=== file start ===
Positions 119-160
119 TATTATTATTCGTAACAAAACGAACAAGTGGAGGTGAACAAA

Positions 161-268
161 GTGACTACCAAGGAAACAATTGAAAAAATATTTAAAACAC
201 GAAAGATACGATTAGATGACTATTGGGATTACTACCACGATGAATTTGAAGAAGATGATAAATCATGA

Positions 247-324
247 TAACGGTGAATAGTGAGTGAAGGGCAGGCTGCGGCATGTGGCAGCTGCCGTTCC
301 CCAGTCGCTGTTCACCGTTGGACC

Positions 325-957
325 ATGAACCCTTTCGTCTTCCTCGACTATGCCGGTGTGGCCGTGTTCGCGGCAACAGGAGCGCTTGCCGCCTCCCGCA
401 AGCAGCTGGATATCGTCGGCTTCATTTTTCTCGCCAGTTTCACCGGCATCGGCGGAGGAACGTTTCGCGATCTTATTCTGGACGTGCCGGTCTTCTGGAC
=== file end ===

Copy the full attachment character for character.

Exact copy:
Positions 119-160
119 TATTATTATTCGTAACAAAACGAACAAGTGGAGGTGAACAAA

Positions 161-268
161 GTGACTACCAAGGAAACAATTGAAAAAATATTTAAAACAC
201 GAAAGATACGATTAGATGACTATTGGGATTACTACCACGATGAATTTGAAGAAGATGATAAATCATGA

Positions 247-324
247 TAACGGTGAATAGTGAGTGAAGGGCAGGCTGCGGCATGTGGCAGCTGCCGTTCC
301 CCAGTCGCTGTTCACCGTTGGACC

Positions 325-957
325 ATGAACCCTTTCGTCTTCCTCGACTATGCCGGTGTGGCCGTGTTCGCGGCAACAGGAGCGCTTGCCGCCTCCCGCA
401 AGCAGCTGGATATCGTCGGCTTCATTTTTCTCGCCAGTTTCACCGGCATCGGCGGAGGAACGTTTCGCGATCTTATTCTGGACGTGCCGGTCTTCTGGAC